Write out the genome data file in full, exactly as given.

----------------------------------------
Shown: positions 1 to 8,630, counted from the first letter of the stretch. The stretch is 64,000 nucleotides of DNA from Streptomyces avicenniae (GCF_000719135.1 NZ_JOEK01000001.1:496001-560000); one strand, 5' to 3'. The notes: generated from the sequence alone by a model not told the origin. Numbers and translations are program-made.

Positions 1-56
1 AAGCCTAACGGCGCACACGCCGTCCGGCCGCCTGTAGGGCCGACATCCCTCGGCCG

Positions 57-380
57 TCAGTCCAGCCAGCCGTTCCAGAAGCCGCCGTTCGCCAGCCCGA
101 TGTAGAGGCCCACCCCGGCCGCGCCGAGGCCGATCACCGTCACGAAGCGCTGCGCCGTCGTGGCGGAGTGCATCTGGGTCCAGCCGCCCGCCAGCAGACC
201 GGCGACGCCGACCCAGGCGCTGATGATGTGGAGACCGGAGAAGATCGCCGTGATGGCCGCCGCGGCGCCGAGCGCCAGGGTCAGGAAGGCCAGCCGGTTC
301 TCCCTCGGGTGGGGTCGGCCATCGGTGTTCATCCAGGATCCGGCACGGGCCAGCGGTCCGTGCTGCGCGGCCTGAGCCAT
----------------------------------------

Shown: positions 1 to 8,630, counted from the first letter of the stretch. The stretch is 64,000 nucleotides of DNA from Streptomyces avicenniae (GCF_000719135.1 NZ_JOEK01000001.1:496001-560000); one strand, 5' to 3'. The notes: generated from the sequence alone by a model not told the origin. Numbers and translations are program-made.

Positions 1-56
1 AAGCCTAACGGCGCACACGCCGTCCGGCCGCCTGTAGGGCCGACATCCCTCGGCCG

Positions 57-380
57 TCAGTCCAGCCAGCCGTTCCAGAAGCCGCCGTTCGCCAGCCCGA
101 TGTAGAGGCCCACCCCGGCCGCGCCGAGGCCGATCACCGTCACGAAGCGCTGCGCCGTCGTGGCGGAGTGCATCTGGGTCCAGCCGCCCGCCAGCAGACC
201 GGCGACGCCGACCCAGGCGCTGATGATGTGGAGACCGGAGAAGATCGCCGTGATGGCCGCCGCGGCGCCGAGCGCCAGGGTCAGGAAGGCCAGCCGGTTC
301 TCCCTCGGGTGGGGTCGGCCATCGGTGTTCATCCAGGATCCGGCACGGGCCAGCGGTCCGTGCTGCGCGGCCTGAGCCAT